Death Valley, CA – October 2012

Our initial plans for this year did not include traveling this far west; however, as we continually re-evaluated it was apparent that we had the time and opportunity go farther west.  This is the beauty of being fulltime RVers, you can change your plans on the fly.  Neither one of us had ever been to Death Valley or the mountains of California, so that’s where we headed.

Rather than dry camp at the National Park campground in Death Valley, we chose to stay at the Longstreet Inn Casino & RV Park just outside the National Park with full hookups.  A bonus of this decision is that Bob (the family political junky) got to watch the Presidential Debate on TV.

We got an early start because we planned on doing some hiking and wanted to avoid the heat of the day.  Bob had done some research to identify possible hiking locations.  As we drove into Death Valley we spotted one of the sites at Zabriskie Point, and were able to get on the trail by 8:15.  We hiked the Golden Canyon/Gower Gulch loop.  This part of Death Valley is a mix of the Badlands and the Grand Canyon.  We hiked down into the canyon which was nice because it kept us in the shade.  The temperatures were fairly cool at the beginning and the shade certainly helped; however, by the time we were done the temperature was over 1000.  Going back via Gower Gulch had us hiking up a dry river bed.  There was no real defined trail nor any trail markers like we had in Golden Canyon.  It reminded Bob of fitness runs in Ranger School – you didn’t know where the end was so you just had to keep going.  The hiking was rough in that the river bottom was all loose rock and we had to do some occasional rock climbing to get to the next level of the Gulch.  We were fortunate that the walls of the gulch provided more shade than we expected on this part of the hike.   Finally we were able to see Zabriskie Point and our spirits lifted knowing the end was in sight.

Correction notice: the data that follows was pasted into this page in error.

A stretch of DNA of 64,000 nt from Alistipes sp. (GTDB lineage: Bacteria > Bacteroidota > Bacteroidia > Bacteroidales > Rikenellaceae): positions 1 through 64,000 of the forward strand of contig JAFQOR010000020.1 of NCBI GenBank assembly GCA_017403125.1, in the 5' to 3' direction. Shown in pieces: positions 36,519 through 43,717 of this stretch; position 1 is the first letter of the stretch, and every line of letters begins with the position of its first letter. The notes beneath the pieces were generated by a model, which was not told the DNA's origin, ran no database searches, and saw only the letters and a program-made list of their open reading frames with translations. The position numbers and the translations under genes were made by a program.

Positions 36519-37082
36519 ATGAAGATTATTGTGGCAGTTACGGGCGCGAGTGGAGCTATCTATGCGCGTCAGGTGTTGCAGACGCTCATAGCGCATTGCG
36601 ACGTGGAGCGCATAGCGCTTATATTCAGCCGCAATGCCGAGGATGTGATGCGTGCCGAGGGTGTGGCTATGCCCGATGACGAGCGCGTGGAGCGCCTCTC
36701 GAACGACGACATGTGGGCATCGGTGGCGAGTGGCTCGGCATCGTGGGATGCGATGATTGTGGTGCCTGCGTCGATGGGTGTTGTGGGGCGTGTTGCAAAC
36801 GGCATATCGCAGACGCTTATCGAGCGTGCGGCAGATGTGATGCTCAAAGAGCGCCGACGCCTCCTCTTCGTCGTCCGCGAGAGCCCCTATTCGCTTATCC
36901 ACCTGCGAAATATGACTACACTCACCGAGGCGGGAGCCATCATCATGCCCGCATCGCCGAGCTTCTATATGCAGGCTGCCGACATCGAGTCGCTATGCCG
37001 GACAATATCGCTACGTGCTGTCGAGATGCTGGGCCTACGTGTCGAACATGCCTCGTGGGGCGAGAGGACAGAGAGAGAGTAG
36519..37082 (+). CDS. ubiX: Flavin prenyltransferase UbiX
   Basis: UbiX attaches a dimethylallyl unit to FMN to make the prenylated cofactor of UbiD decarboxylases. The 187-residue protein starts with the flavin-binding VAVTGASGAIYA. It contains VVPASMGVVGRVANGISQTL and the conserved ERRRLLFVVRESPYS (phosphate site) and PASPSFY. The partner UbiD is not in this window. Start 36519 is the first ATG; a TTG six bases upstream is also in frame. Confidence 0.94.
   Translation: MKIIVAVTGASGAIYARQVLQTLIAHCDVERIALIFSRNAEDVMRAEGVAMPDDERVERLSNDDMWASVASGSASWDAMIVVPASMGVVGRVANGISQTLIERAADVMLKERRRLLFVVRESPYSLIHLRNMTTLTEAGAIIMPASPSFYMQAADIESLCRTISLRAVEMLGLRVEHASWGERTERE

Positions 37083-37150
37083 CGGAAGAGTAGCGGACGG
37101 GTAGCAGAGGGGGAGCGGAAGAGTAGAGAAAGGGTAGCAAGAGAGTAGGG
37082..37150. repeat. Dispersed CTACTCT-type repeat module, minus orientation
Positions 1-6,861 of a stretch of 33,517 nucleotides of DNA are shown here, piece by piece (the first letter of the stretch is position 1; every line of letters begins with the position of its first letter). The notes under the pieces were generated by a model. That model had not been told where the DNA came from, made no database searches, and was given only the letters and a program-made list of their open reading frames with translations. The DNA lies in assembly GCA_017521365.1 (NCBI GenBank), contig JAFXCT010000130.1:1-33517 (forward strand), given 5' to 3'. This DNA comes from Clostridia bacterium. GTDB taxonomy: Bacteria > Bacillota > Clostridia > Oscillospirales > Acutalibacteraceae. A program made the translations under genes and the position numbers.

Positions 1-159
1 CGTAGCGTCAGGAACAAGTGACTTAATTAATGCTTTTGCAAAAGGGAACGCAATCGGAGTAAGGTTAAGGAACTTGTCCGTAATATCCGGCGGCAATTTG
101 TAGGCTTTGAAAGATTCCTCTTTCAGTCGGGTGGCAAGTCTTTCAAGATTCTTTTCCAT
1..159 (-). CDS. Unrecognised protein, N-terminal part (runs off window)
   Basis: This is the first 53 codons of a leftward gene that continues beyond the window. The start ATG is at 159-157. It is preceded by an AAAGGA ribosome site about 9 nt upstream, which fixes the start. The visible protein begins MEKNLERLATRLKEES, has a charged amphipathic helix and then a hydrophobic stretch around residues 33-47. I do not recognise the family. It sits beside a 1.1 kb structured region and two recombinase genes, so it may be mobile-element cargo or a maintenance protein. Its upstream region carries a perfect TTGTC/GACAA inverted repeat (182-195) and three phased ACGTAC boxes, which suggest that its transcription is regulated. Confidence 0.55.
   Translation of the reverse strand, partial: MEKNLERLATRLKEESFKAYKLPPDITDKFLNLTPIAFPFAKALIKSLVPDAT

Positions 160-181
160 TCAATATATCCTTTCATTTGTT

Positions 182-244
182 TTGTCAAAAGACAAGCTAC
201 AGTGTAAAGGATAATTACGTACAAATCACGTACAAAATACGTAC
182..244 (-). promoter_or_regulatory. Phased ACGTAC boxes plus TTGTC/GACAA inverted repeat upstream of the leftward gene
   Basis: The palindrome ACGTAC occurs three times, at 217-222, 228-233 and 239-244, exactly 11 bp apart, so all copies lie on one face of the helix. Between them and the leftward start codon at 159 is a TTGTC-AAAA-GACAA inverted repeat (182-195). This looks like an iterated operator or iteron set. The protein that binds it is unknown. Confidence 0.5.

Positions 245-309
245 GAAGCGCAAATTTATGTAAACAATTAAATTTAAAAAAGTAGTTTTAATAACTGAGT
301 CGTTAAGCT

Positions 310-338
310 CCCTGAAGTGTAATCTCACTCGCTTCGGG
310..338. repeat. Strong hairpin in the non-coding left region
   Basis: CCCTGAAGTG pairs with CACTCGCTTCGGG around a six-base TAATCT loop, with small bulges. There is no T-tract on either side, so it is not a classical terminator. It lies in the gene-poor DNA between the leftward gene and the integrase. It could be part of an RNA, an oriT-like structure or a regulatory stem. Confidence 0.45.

From there we went to the Visitor Center where we learned more about the history and environment of Death Valley.  One interesting site at Death Valley is the “Racetrack” where boulders the size of a compact car move across the desert on their own and no one knows how it happens, even though the tracks they make are very clear.  We got some strange looks as we drove through the park as we still had our kayaks on the truck.  We’re sure some people thought we we crazy, bringing kayaks to Death Valley!

After lunch we visited the Borax Museum and learned the Twenty Mule Team wagons were not just something we saw on “Death Valley Days” on TV.  If you don’t understand what we are talking about, ask your parents.  Yes, the show was that old!

It was great to see Death Valley and learn about the challenges the settlers of the Old West had to deal with, but one day was enough for us.  We pulled out the next morning for the OH! Ridge Campground in the Inyo National Forest near Yosemite National Park.

About Michigan Traveler

Bob and his wife, Pat, are fulltime RVers. They sold their home in Michigan in June, 2011 and now travel the country, living on the road. Home is Where You Park It!
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